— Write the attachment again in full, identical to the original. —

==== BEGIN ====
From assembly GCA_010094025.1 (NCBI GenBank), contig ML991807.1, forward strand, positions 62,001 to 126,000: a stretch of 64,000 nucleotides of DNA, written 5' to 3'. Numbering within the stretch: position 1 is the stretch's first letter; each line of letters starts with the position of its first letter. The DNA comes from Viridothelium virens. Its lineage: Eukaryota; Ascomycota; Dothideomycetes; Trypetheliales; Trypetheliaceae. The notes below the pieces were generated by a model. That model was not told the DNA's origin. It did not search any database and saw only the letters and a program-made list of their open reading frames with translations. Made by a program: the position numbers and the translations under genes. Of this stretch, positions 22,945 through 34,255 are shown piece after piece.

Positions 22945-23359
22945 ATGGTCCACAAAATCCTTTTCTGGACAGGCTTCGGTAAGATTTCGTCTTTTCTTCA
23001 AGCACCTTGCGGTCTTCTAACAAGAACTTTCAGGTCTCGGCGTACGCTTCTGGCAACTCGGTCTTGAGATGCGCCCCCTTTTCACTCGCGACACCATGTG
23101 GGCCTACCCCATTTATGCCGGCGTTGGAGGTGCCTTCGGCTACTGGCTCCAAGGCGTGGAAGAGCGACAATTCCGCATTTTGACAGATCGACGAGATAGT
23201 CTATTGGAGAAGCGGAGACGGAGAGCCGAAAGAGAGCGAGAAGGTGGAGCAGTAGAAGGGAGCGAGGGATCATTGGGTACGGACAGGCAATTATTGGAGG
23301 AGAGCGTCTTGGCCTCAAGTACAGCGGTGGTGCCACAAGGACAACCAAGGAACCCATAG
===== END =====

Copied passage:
From assembly GCA_010094025.1 (NCBI GenBank), contig ML991807.1, forward strand, positions 62,001 to 126,000: a stretch of 64,000 nucleotides of DNA, written 5' to 3'. Numbering within the stretch: position 1 is the stretch's first letter; each line of letters starts with the position of its first letter. The DNA comes from Viridothelium virens. Its lineage: Eukaryota; Ascomycota; Dothideomycetes; Trypetheliales; Trypetheliaceae. The notes below the pieces were generated by a model. That model was not told the DNA's origin. It did not search any database and saw only the letters and a program-made list of their open reading frames with translations. Made by a program: the position numbers and the translations under genes. Of this stretch, positions 22,945 through 34,255 are shown piece after piece.

Positions 22945-23359
22945 ATGGTCCACAAAATCCTTTTCTGGACAGGCTTCGGTAAGATTTCGTCTTTTCTTCA
23001 AGCACCTTGCGGTCTTCTAACAAGAACTTTCAGGTCTCGGCGTACGCTTCTGGCAACTCGGTCTTGAGATGCGCCCCCTTTTCACTCGCGACACCATGTG
23101 GGCCTACCCCATTTATGCCGGCGTTGGAGGTGCCTTCGGCTACTGGCTCCAAGGCGTGGAAGAGCGACAATTCCGCATTTTGACAGATCGACGAGATAGT
23201 CTATTGGAGAAGCGGAGACGGAGAGCCGAAAGAGAGCGAGAAGGTGGAGCAGTAGAAGGGAGCGAGGGATCATTGGGTACGGACAGGCAATTATTGGAGG
23301 AGAGCGTCTTGGCCTCAAGTACAGCGGTGGTGCCACAAGGACAACCAAGGAACCCATAG